No room for complacency as Rovers bid to create FA Cup memories worth cherishing
BRISTOL Rovers’ FA Cup visit to Barnet this weekend rekindles happy memories of my early days wearing the blue and white quarters.
It is a repeat of the first-round tie back in November 1983, which I believe was the first-ever meeting between the clubs. After a goalless draw at Underhill, we won the replay 3-1 at Eastville three days later and yours truly actually managed to get on the scoresheet!
It would be less than honest if I claimed to remember the goal or much about the two games, although I do recall we were not very impressed by the dressing rooms on our visit to Barnet.
That is part of the so-called magic of the FA Cup, which professional players have to adapt to when facing non-League opposition. If you don’t, or you think you only have to turn up to win, the stage is set for a shock result.
What I do remember well is the Rovers team I was becoming a part of when we faced Barnet and one player in particular who was playing out of his skin at the time.
Micky Barrett was in the middle of a purple scoring patch from the left wing. He also scored in the replay against Barnet, along with Neil Slatter, and looked set for a glittering career.
It’s still hard to credit that Micky died of cancer the following year at the age of 24. While I played a lot of games on the right wing during my early days with Rovers, I always considered myself a central midfield player.
Micky was the real deal, a proper winger with the skills to take on defenders, fly past them and get crosses in, as well as score goals. A real entertainer. Who knows what he might have gone on to achieve?
David Williams was player-manager when we played Barnet and the team included the likes of Phil Kite, Brian Williams, Aidan McCaffery, Tim Parkin, Geraint Williams, Phil Bater, Steve White and Paul Randall.
It was great having so many experienced players around me and I remember the immense pride I felt every time I stepped on to the pitch with them in those famous blue and white shirts.
We had a good side, but I can’t say the FA Cup is a competition that has done me too many favours over the years.
In fact, the tie involving Rovers I recall most vividly was when we lost 2-1 at home to Exeter City in the first round in November 1996, by which time I had become playermanager.
It was my first season as team boss and the board had hammered Bristol Rovers goalkeeper Steve Phillips saves a penalty when the Gas last met Barnet in the FA Cup in January 2008. Phillips’ save proved decisive as Rovers won that game 1-0 at Underhill, Barnet’s old home ground, and went on to reach the quarter-finals where they lost 5-1 to West Brom home to me the importance of a good cup run to the club’s finances. So I was feeling the pressure even before kick-off.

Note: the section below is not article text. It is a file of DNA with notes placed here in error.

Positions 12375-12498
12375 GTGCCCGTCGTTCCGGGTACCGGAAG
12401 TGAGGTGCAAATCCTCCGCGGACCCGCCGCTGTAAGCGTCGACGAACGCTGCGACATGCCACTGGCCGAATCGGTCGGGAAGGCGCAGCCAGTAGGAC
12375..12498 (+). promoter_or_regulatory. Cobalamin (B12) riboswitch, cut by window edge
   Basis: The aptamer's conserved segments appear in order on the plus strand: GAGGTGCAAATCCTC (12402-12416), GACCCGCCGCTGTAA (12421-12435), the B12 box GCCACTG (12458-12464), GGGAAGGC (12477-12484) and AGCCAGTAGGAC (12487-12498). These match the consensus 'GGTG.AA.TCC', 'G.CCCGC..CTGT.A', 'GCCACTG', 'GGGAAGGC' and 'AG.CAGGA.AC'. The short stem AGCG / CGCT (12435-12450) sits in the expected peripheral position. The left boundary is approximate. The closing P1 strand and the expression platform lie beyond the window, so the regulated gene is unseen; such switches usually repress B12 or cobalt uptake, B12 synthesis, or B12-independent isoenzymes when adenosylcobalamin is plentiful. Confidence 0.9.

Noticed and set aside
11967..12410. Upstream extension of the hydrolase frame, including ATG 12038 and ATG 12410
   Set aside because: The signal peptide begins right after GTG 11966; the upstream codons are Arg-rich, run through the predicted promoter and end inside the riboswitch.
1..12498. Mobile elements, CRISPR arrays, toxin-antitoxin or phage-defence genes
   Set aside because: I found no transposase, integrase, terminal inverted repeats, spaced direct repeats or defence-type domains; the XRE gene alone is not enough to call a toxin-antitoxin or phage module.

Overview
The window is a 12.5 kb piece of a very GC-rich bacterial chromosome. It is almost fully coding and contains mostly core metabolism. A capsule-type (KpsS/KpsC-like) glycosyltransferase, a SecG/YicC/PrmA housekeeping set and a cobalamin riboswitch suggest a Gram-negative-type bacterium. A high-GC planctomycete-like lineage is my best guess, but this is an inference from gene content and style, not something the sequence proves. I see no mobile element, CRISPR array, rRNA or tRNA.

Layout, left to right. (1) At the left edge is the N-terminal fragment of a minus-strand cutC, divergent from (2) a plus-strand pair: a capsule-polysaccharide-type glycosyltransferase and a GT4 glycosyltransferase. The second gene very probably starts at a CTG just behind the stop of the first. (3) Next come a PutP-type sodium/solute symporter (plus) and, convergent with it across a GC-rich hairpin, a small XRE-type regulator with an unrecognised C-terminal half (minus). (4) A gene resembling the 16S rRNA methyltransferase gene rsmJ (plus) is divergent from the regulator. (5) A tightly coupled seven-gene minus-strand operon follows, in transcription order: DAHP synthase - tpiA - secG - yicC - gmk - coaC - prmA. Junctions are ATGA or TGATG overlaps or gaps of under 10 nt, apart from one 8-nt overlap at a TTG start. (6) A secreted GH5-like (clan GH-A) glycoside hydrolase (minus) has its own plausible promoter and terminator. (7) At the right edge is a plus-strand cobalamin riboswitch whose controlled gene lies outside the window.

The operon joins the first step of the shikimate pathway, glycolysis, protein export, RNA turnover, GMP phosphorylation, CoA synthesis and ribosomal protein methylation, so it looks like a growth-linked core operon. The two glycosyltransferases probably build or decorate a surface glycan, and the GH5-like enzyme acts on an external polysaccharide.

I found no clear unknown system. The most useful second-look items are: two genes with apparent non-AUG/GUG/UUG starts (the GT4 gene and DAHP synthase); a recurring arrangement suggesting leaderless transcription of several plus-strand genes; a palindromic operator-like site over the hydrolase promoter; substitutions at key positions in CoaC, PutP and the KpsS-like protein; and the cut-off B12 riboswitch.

Despite that, I had a really good game in midfield and was named man-of-the-match. It was a strange feeling collecting the award amid the disappointment of losing and then I had to go and face the press to explain how we had been beaten.
When all that was done I ended up in the boardroom where you could have cut the atmosphere with a knife. The directors were pretty frosty, so I broke the ice by throwing my man-of-the-match trophy down and yelling: “What more do you want me to do?”
Twenty-two years later I am sure Darrell Clarke and his players are equally aware of how important a cup run could be in terms of revenue to put towards developing the squad.
They don’t face an easy task. For Underhill, now read The Hive, where Barnet host their games these days and you can bet your life that wily old campaigner John Still will be working hard on making home advantage tell.
John is a manager I truly respect. He had a spell as assistant at Rovers in the 2000s and has done well on low budgets at a number of small clubs. I was with him at a charity golf event the other day. He does a lot of good work raising money for London hospitals and during our chat it was clear that, at the age of 68, he is as in love with football as he ever was.
John has produced so many top players as a coach and Rovers can be sure the team they face on Sunday will be well-drilled.
To avoid an upset, the players will have to observe the First Commandment of playing FA Cup football against lower teams – that you must match their desire and workrate.
Rovers are traditionally much more comfortable in the role of underdogs. I certainly used to prefer it as a player, but when the boot is on the other foot you have to compete like mad for 90 minutes and hope your extra quality tells.
A positive is that Darrell Clarke’s team go into the match on the back of a huge League One result at Blackpool last weekend. The 3-0 victory could hardly have been more timely.
As a pundit for Quest TV, I was able to watch the goals and the highlights from their studios, along with action from a lot of other games, and I was delighted for Darrell. I wrote in my first column about how much time I have for him as a coach and as a man committed to the Rovers badge. Hopefully, a difficult season has now reached a turning point and we can look forward to more success in League and cups over the coming months.